Through my experience with the Endorois community, I learned the significance of indigenous communities leading the conservation efforts while receiving support from the government
Through my experience with the Endorois community, I learned the significance of indigenous communities leading the conservation efforts while receiving support from the government. The coexistence of wildlife, land, and communities has been ongoing for generations, although climate change has increased conflicts over limited resources. The Endorois community emphasizes the importance of recognizing that community-managed land promotes the best ecosystems at a national level.
Usually, land is privatized for wildlife conservation, which often leads to the eviction of indigenous communities from their ancestral land, and external actors reaping financial gains from their efforts. The Endorois community seeks an alternative approach that teaches them how to manage their resources and coexist with wildlife, suited for conservation and adapting to changing climates. In doing so, the community can benefit from the protection of the land they have cared for over generations. They maintain that their connection to the land provides a stronger incentive to protect it than external actors employed to do the same job.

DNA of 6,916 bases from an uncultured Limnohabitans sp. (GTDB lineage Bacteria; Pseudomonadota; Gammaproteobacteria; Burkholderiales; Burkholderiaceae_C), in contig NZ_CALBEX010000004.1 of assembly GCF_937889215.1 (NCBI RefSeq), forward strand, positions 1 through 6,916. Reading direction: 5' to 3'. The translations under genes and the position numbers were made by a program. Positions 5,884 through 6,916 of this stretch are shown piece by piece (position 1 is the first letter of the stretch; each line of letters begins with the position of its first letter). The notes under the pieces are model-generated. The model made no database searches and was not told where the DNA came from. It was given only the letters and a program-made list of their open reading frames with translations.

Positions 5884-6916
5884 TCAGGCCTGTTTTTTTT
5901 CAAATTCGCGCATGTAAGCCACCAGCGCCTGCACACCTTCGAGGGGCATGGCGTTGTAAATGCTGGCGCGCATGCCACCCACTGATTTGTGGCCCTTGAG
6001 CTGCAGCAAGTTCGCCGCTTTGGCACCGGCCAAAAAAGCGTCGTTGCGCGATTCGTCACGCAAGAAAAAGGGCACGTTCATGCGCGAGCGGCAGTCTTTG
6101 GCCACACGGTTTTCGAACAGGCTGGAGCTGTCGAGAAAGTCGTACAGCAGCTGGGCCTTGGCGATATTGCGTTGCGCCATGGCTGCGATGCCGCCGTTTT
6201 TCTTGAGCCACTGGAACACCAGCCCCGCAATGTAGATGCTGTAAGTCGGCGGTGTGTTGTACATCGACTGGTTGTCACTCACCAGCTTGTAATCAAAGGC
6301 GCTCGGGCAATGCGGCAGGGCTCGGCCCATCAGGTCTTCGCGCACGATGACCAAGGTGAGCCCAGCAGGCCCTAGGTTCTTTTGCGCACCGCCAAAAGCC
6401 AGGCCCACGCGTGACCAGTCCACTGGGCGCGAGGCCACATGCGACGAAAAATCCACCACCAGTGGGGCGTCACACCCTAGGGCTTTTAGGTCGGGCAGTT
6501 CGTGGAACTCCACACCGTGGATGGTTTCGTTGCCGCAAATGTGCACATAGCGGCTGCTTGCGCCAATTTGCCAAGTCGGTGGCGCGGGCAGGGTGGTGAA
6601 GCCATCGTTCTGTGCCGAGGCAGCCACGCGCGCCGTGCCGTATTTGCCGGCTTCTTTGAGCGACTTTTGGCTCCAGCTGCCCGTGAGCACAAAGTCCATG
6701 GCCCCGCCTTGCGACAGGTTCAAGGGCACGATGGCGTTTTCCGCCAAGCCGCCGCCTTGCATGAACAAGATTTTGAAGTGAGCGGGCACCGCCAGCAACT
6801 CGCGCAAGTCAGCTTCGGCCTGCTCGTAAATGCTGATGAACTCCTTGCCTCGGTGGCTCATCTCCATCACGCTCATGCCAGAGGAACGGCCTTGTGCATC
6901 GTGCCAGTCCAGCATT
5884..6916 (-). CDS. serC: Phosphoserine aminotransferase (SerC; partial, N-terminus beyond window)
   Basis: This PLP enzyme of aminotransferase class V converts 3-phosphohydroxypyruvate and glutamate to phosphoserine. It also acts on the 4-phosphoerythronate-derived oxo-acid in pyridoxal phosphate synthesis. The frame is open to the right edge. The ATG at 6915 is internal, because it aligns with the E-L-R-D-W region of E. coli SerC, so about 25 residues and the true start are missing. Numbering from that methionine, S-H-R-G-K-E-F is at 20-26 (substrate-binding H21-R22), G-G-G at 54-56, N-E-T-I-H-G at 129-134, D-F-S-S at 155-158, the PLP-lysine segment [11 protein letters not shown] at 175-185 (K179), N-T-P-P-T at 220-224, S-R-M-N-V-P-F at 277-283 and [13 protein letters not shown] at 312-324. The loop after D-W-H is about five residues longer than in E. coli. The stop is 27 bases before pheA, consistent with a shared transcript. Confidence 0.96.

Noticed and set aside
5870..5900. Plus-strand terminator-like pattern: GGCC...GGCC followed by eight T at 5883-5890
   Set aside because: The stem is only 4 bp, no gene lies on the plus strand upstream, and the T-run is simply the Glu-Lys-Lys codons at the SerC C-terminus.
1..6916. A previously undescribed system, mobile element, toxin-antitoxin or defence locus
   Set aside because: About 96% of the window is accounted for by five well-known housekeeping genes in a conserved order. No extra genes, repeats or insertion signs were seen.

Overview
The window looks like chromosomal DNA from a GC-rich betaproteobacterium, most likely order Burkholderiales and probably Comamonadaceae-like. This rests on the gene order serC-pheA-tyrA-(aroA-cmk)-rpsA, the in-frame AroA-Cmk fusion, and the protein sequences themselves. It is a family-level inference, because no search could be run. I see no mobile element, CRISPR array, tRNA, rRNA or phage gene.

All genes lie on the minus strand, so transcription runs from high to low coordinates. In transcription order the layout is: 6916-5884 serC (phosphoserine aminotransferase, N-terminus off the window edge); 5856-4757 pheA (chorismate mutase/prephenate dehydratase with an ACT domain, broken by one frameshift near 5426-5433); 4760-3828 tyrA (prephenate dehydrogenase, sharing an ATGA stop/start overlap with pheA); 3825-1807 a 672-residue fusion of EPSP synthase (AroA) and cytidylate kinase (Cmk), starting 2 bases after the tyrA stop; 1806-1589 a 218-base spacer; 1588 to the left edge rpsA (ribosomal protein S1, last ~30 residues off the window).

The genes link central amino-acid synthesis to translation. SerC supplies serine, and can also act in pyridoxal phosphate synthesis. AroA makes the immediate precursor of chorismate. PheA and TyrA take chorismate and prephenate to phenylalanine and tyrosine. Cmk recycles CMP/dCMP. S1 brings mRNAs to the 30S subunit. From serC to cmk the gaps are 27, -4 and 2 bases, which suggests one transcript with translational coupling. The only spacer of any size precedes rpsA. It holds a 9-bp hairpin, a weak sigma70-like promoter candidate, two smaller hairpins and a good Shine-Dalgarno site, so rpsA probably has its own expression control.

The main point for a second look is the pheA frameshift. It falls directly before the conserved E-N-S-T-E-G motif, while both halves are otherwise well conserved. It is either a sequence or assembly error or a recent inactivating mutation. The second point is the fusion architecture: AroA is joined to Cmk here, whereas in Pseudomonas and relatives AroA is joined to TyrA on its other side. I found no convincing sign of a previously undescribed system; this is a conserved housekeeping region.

Furthermore, the Endorois community expressed concerns about businesses and researchers exploiting their land's precious resources without providing any benefits to the community. Therefore, they advocate for implementing mechanisms to give back to the community and their land. The goal is to achieve a balance between wildlife and human needs, empowering indigenous communities for sustainable conservation practices.
From Adversity to Opportunity - Honey Making in Endorois
The Endorois community has found a way to generate income through honey making. They skillfully craft beehives from tree trunks which are then polished and filled with bee's wax, eggshells, and other ingredients to attract bees. The sweet and delicious honey is sold by the roadside, providing much-needed financial resources for the community.
Interestingly, one of the tree trunks used by the Endorois for their beehives is from the prosopis tree. This tree species is known for producing high-quality honey. In the 1990s, the FAO initiated an anti-desertification program that involved planting thousands of prosopis trees. While the program aimed to combat desertification, the fast-growing prosopis trees colonized the indigenous trees and took over the land. Moreover, these trees caused significant harm to goats, making them lose their teeth.
The community was not happy about the situation and took the FAO to court over the project, but unfortunately, they lost. However, the Endorois community has turned this adversity into an opportunity. They have transformed the trunks of the invasive prosopis trees into beehives for honey making. In doing so, they have found a way to generate income while also addressing the negative impact of the prosopis trees.
In conclusion, the Endorois community has shown resilience and resourcefulness in turning a bad situation into a positive outcome. Through honey making, they have found a sustainable way to support themselves while also contributing to the conservation of the environment.